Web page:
The OECD Anti-Bribery Convention is the first and only international anti-corruption instrument focused on the ‘supply side’ of the bribery transaction. To ensure that it continues to respond to the challenges of fighting foreign bribery, the OECD launched a review of the 2009 OECD Recommendation for Further Combating Bribery of Foreign Public Officials in International Business Transactions (OECD Anti-Bribery Recommendation) in December 2018. This review will be conducted by the OECD Working Group on Bribery and is scheduled for completion by early 2020.
About the OECD Anti-Bribery Convention and the 2009 Anti-Bribery Recommendation
The OECD Anti-Bribery Convention establishes legally binding standards to criminalise bribery of foreign public officials in international business transactions and provides for a host of related measures that make this effective.
In 2009, Parties to the Convention agreed to put in place new measures to reinforce their efforts to prevent, detect and investigate foreign bribery with the adoption of the OECD Anti-Bribery Recommendation. The Recommendation contains provisions for combating small facilitation payments, protecting whistleblowers, improving communication between public officials and law enforcement authorities, and includes the OECD Good Practice Guidance on Internal Controls, Ethics and Compliance.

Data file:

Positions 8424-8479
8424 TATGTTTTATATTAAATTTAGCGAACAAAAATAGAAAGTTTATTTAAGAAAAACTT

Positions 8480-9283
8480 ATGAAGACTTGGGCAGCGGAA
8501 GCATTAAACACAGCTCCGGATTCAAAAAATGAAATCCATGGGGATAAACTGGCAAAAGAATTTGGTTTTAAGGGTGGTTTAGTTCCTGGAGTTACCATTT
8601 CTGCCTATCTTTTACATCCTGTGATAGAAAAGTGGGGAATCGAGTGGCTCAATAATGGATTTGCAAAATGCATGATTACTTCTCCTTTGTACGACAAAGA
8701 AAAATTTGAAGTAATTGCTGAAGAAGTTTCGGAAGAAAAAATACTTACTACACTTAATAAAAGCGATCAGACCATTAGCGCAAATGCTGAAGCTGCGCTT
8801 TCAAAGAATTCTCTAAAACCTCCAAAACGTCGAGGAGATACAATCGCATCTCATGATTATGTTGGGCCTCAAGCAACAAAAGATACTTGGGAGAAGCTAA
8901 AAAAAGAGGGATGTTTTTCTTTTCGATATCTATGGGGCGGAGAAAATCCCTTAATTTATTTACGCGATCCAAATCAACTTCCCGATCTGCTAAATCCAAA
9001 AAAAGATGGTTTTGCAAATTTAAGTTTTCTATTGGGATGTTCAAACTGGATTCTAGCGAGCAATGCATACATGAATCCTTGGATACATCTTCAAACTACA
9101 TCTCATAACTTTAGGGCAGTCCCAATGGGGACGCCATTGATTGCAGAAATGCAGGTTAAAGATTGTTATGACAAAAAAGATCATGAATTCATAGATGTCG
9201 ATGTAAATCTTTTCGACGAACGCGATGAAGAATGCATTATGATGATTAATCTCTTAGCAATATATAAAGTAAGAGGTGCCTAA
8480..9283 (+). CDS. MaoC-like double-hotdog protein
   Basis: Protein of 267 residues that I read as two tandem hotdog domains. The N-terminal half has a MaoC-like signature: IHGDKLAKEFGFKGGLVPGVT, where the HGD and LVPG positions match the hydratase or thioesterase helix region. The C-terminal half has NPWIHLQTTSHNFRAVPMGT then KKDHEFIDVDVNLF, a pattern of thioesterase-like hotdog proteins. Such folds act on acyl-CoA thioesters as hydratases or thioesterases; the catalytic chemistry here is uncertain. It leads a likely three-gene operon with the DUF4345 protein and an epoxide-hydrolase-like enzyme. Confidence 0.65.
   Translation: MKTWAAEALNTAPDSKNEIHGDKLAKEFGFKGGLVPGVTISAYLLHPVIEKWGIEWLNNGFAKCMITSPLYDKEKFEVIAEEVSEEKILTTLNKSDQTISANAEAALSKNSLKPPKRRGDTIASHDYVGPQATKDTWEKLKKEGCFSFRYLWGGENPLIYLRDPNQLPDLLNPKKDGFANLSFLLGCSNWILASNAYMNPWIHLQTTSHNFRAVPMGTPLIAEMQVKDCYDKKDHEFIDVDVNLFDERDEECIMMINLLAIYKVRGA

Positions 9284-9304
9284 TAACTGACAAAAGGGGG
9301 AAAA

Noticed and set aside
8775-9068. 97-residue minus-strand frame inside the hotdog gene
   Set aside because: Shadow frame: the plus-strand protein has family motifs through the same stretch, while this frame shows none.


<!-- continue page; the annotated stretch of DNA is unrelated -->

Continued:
As part of this review process, the OECD will hold a series of consultation events as well as an online public consultation.
20-21 March 2019 - A series of panel and roundtable discussions will take place iat the OECD Global Anti-Corruption and Integrity Forum and other events during OECD Integrity Week.
11 Dec 2018 - The OECD Working Group on Bribery’s annual consultation on fighting foreign bribery with the private sector and civil society included an item on the review.
Online written consultation
The OECD will launch a written public consultation online during the second quarter of 2019. A consultation document containing information on the process, procedure and timing will made available to help stakeholders provide specific feedback.
Daisy Pelham, Communications Officer, OECD Anti-Corruption Division l email@example.com